Peer-to-peer arrangements also use the internet to bring investors together, to lend money to a landlord. The landlord will then buy a property and pay investors regular monthly interest payments, and the capital is repaid at the end of the term.

P2P lender Landbay (landbay.co.uk) offers a 4.2 per cent fixed rate of interest or a tracker rate at 3 percentage points above bank rate, both for three years. The minimum investment is £100. Investors can exit early only if Landbay can find an investor to replace them.

LendInvest (lendinvest.com) lends money to landlords to buy property mainly in London on short- to medium-term loans of one to three years, and also for bridging finance products lasting between one and 12 months. The minimum investment is £1,000. The company says the average net return has been 6.65 per cent over seven years.


Investors don't have a share in the property and won't benefit from any capital gain. However, investors still receive interest even if the property falls vacant. Against this, there is doubtful recourse if the landlord goes bust or disappears.


Money Observer rating: 4/10

Smaller investors may like the idea of investing in a single hotel room, normally bought on a long lease. Commercial property business Group First is developing its first aparthotel in Burnley - a £10.6 million scheme consisting of 134 one-bedroom hotel suites, part of the On The Banks regeneration.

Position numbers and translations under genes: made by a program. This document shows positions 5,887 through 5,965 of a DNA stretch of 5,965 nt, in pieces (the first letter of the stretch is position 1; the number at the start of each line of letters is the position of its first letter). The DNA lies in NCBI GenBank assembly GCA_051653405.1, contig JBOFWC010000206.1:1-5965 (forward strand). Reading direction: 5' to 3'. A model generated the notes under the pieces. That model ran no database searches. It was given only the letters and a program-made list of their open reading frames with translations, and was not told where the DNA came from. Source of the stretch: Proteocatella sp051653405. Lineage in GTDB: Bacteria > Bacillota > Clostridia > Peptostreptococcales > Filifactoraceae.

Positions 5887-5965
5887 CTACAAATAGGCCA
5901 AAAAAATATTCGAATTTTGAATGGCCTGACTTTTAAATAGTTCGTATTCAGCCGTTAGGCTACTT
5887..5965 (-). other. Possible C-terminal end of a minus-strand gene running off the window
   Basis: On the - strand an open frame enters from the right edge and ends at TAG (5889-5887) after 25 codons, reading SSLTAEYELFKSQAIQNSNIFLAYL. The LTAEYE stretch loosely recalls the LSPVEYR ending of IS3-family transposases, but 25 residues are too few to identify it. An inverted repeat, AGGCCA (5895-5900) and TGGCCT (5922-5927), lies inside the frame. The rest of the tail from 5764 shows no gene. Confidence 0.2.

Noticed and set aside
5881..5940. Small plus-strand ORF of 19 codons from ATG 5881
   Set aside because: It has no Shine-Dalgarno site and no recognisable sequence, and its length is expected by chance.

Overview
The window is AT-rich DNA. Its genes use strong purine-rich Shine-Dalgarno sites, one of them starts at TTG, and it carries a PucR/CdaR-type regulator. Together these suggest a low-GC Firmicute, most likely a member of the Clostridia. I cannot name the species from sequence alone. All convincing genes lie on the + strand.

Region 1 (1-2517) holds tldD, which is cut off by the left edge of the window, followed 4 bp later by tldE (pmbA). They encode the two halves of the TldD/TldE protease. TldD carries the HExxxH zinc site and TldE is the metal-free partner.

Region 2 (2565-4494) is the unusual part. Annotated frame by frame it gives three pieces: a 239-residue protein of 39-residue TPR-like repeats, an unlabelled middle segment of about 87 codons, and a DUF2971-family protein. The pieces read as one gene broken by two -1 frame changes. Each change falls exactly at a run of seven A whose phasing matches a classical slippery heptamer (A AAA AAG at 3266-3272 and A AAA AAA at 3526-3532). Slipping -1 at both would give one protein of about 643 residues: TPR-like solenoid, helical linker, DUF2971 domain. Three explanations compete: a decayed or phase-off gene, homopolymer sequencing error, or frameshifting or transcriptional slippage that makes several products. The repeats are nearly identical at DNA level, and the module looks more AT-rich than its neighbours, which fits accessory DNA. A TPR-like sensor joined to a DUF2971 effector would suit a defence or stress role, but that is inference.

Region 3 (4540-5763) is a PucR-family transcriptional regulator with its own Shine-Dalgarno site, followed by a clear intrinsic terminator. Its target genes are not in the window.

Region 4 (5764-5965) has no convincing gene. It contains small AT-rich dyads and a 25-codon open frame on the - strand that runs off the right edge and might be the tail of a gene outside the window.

Apartel Burnley has been designed to be used as student lets, accommodation for business travellers, starter flats or an alternative to a budget hotel. It is estimated guests will pay around £75 a night, or lower if a long-term let is arranged.


An additional risk here is the focus on short-term rents, which is more likely to result in vacant property at times. Similar schemes in London, such as Guestinvest's hotel in Westbourne Grove, have failed.


Money Observer rating: 2/10

Similar to the car park schemes outlined below, this scheme offers the chance to invest in purpose-built car parks at airports.

Direct Airport Parking Investment Limited (directparkinginvestment.co.uk) is selling units in a purpose-built car park at Glasgow airport from around £20,000 each. Investors own the title deed and each parking space is managed by an airport parking company. The rental income is 8 per cent guaranteed for the first two years, projected to rise to 10 per cent in years three and four and 12 per cent in years five and six, paid quarterly.


Glasgow Airport was experiencing strong growth in 2014, with 21,000 people a day using it, and it is thought that demand for long-stay parking will outstrip supply this year. A recent RICS report values each space at £30,000, so investors should be up £10,000 on day one.

The company was set up on 2 April this year by Michael John Hadley, so no accounts have yet been filed at company house. Hadley has previously held 11 appointments at nine dissolved companies. On April 13 Terence James Willshere became a director and Hadley resigned.

Willshere is a director of 13 companies, and all bar one (Eec-Capital Market Reports Ltd) have little cash in the bank. This is a good idea, but you would need to look at those title deeds very closely.


Money Observer rating: 2/10